Thursday, April 19, 2018

Moshe Eliezer: Toward an Antifragile Judaism

This past Friday was my son, Mackie's, first Hebrew birthday. So I am taking the opportunity to post the speech I gave at his bris. This speech lays a framework for some ideas that I have been hoping to explore on this blog at some future point. 

Nassim Nicholas Taleb has a concept called "antifragility." The idea is that, if you want to evaluate if a system is stable, you do not simply go by how well it handles everyday stresses. What is important is how the system handles extreme "black swan" events. Systems that are antifragile not only can survive a crisis but even gain strength from it. Part of what is counterintuitive here is that it is possible to end up rejecting the system that is superior based on what we can observe. Often, what appears as the day to day strength of a system is precisely what will bring it down in a crisis. This concept can be applied to Jewish survival. Passing on Judaism to the next generation means not becoming seduced by things that look impressive from the outside to the neglect of things that can survive a crisis. It is one thing to talk about how it is great to raise children in Brooklyn or Jerusalem and what is the best way to do so under those circumstances. The interesting and relevant question is how to raise children when Brooklyn and Jerusalem are not options. In the end, the only kind of Judaism that is going to survive, regardless of geography, is that which can make it outside of such places. 

We have decided to name our son Moshe Eliezer in honor of my great-grandfather and my teacher, the late Prof. Louis Feldman. What they both had in common was a Judaism that was antifragile and could survive even under less than ideal circumstances.

My great-grandfather, Rabbi Moshe Eliezer Shapiro, grew up in Israel but had to flee during World War I. He ended up as the rabbi of Atlantic City, NJ. Atlantic City in the 1920s was a relatively family-friendly resort town that inspired the game of Monopoly. That being said, this was never his plan for how he was going to lead his life. For example, my grandmother grew up going to public school. Things would have been much simpler if he could have stayed with his father, my namesake, in the Old City of Jerusalem, where he could have lived out a more ideal Torah lifestyle. Perhaps this is the origin of the Chinn family preference for out of the way Jewish communities. My father was raised in McKeesport, PA and I was raised in Columbus, OH. I now find myself raising my children in Pasadena, CA.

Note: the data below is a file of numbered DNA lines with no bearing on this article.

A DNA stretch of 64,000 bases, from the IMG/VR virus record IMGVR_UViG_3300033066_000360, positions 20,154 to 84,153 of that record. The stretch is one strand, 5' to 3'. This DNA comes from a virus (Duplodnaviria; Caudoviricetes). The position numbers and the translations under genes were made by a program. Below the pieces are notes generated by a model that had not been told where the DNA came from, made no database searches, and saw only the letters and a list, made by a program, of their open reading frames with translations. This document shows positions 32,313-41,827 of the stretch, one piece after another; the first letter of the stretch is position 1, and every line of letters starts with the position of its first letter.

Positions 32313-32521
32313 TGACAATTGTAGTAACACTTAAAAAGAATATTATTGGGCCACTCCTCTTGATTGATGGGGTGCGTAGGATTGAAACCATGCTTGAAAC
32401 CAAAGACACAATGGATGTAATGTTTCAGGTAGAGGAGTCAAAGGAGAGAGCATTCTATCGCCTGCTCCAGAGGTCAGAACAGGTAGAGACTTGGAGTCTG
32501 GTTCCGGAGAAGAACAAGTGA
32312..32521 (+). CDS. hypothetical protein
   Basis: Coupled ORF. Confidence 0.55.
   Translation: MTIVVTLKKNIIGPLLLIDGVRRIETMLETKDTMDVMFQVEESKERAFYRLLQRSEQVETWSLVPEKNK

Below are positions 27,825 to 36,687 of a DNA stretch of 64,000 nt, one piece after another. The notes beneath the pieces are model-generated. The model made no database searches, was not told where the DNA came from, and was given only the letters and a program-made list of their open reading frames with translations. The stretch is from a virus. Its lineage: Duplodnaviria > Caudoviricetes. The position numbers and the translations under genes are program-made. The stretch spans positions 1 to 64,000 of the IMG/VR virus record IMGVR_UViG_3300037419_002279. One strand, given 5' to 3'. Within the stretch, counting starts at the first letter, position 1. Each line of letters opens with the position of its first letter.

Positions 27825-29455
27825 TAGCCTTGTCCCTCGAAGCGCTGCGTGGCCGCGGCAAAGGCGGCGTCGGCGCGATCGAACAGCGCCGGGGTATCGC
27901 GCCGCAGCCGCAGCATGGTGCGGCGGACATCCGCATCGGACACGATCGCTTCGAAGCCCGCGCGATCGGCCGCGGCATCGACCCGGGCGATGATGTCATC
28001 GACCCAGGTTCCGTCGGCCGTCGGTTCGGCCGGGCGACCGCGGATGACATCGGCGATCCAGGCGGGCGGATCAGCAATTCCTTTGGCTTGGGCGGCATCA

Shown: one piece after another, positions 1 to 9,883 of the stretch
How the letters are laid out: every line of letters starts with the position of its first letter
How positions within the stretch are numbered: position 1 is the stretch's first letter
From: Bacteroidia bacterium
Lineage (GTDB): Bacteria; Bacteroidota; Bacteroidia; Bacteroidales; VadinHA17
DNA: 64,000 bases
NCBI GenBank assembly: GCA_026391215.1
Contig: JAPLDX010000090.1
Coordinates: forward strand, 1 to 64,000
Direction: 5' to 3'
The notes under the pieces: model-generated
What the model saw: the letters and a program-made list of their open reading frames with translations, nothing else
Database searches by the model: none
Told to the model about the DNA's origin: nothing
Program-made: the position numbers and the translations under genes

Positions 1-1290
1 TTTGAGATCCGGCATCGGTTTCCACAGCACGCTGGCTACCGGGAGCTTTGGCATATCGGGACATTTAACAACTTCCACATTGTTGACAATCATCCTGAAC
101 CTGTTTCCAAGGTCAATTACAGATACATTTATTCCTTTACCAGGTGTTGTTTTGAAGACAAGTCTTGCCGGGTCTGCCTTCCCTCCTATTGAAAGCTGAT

The character trait about Prof. Louis H. Feldman (Eliezer Tzvi) that most struck people who knew him was that he was so much more than the short old man in a baseball cap, crumpled chalk-stained suit, and sneakers that he appeared. At one level, his appearance disguised the fact that he was a genius and the foremost scholar of Josephus of his age. Feldman embodied humility; he honestly did not seek honor nor did he desire people to recognize his greatness. He was able to do this because it really was never about him. He wanted other people to know and love the classical world like he did. The more he could get others to see this and not himself the better.

To dig deeper, Prof. Feldman's scholarship disguised what a holy person he was. If he was not most people's idea of a great scholar, he was certainly no one's idea of a tzadik. What kind of nice Jewish boy would spend his life on Greek and Latin? Feldman was not just a classics scholar who also happened to be a religious Jew. Underlying everything he wrote, was an implicit apology for what Jerusalem had to do with Athens. The world of Philo and Josephus was a model for Feldman as to how to be a Jew in the modern world. Feldman's Judaism was never pure or ideal, but that was its strength; it was capable of surviving in an impure non-ideal world.

In his final years, I used to regularly visit Prof. Feldman. More than history, what he liked to talk about was growing up in Hartford, CT. If you are looking for the key to Feldman's unconventional Judaism, the place to start is in Hartford. As with Atlantic City, Hartford was not anyone's ideal place to raise Jewish children. Maybe that was the point. How could someone be a religious Jew in academia? The same way that one could be religious in Hartford and the same way that one could be religious in ancient Alexandria or in Rome; with unwavering values and a sense of humor.

Moshe Eliezer, welcome to the family. I can't tell you that things are going to be simple and I am sure you are going to have lots of questions but that is the Judaism that I am offering you. It is antifragile enough to survive even when things are less than ideal. There are challenges ahead here in Pasadena but you are capable of handling them. How do I know this? Because your roots run much deeper than just Pasadena. They go back to Columbus, to McKeesport, to Atlantic City, and to Hartford. If you dig deeper you will find that they go back to Alexandria and Rome. I look forward to teaching you about your classical heritage. If you stick with it, you just might find your way back to Jerusalem.   

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